“Part of what drew us to soccer and women’s soccer is the community is such a great, supportive group,” Clair said. “We travel around rooting for the home team. We don’t have a home team but would like NWSL to come to (Austin). Everywhere we go, though, everyone is just so open and welcoming to us, and that’s the coolest part.”

Though parts of the baseball field were still obvious along the first-base line, Wrigley Field had been transformed. The famous scoreboard displayed NWSL scores, and the flags on the outfield poles were those of the league’s teams. Shops throughout the ballpark were selling Red Stars apparel made for the once-in-a-lifetime game. No detail was spared.

The scoreboard is set for the Red Stars-Bay FC game at Wrigley Field on June 8, 2024. (Eileen T. Meslar/Chicago Tribune)
The scoreboard is set for the Red Stars-Bay FC game at Wrigley Field on June 8, 2024. (Eileen T. Meslar/Chicago Tribune)

When players from both teams took the field, they were met with raucous applause. Fans were a little damp and cold, but their enthusiasm was unaffected. Behind the Cubs dugout, Red Stars supporters held flags, sang and beat drums while hardly ever sitting down.

“Oh, when the Stars go marching in! Oh, when the Stars go marching in! Oh, lord, I want to be in that number, when the Stars go marching in!” they sang.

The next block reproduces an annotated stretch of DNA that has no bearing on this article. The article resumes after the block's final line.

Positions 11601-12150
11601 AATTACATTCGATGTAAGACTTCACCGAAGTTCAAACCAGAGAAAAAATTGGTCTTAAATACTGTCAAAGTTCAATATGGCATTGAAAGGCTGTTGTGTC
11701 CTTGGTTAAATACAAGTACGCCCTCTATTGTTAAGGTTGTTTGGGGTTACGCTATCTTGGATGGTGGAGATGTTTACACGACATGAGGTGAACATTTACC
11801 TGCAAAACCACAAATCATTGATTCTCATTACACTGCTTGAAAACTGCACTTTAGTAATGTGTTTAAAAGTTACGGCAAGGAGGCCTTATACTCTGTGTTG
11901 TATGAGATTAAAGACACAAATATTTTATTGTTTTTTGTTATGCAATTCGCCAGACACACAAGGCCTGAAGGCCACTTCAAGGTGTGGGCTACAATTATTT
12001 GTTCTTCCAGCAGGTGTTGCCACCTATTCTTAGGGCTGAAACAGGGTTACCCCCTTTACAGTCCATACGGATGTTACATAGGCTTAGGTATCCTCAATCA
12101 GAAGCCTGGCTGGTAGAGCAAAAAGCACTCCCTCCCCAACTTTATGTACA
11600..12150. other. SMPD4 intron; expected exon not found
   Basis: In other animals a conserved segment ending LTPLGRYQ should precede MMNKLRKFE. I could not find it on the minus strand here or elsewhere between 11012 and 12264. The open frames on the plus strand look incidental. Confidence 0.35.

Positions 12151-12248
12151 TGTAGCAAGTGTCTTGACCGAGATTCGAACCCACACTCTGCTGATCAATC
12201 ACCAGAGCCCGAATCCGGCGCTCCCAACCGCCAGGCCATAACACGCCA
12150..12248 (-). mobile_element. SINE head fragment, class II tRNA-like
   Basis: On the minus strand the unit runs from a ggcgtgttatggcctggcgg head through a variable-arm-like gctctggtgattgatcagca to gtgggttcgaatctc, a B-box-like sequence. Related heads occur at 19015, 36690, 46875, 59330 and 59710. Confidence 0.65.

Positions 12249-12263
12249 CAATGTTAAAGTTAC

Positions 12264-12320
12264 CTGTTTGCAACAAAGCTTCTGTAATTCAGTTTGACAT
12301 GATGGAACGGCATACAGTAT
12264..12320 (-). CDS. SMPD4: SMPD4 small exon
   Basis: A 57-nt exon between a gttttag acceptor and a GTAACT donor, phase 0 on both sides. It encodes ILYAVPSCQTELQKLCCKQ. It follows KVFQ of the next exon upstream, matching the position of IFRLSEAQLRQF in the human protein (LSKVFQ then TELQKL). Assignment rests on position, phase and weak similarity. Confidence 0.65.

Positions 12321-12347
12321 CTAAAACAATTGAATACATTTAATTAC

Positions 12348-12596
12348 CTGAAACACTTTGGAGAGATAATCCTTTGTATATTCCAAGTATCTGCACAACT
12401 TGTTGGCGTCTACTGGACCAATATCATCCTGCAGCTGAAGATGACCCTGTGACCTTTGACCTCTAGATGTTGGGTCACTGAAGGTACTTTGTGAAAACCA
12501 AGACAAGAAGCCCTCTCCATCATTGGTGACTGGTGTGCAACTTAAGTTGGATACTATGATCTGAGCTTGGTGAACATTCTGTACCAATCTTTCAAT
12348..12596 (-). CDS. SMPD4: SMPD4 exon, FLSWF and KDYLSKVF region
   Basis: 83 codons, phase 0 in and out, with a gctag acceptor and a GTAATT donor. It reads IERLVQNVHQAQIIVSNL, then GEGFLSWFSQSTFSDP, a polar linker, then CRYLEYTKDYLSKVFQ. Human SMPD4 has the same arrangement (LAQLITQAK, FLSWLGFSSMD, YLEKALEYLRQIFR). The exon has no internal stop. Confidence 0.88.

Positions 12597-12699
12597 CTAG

Defender Kiki Pickett scored in the 25th minute for Bay FC, with her shot from outside the box finding the bottom right corner of the net, and Joelle Anderson scored what became the deciding goal in the 79th minute as Bay FC earned a 2-1 victory.

Twenty-five years after her father, Denny Hocking, hit a home run at Wrigley Field as a member of the Minnesota Twins, Red Stars forward Penelope Hocking scored in the third minute of extra time. Fireworks went off behind the ballpark. Though the game had been decided, the crowd erupted. The home team lost, but the game was a victory for the NWSL, women’s soccer and women’s sports in general.

“We taught (our kids) to be the ripple,” Cheryl Rollman-Tinajero said of the importance of showing up to support women’s sports. “You never know the impact you’re going to make when you throw a stone. We are the stones. We don’t know what the ripple is going to do when it hits the shore.”

As the crowd took to the streets after the game, fans sang, danced and took photos. A few told me they hope the Red Stars return to Chicago from suburban Bridgeview for good soon so they could enjoy more moments like that. For many in attendance, it was more than a game.

“Seeing women take up space that they absolutely deserve to show off and show how incredibly talented they are, it’s fantastic,” Rowan Rollman-Tinajero said. “I’m a little bit biased. I love (Red Stars goalkeeper) Alyssa Naeher with my entire being. She’s just such a badass.

“I don’t want to play soccer but it makes me feel like I could do anything. Seeing women coming into the spotlight now makes me feel like I can take up space and be important.”

Source Link

You may also like

Leave a Comment

This website uses cookies. By continuing to use this site, you accept our use of cookies.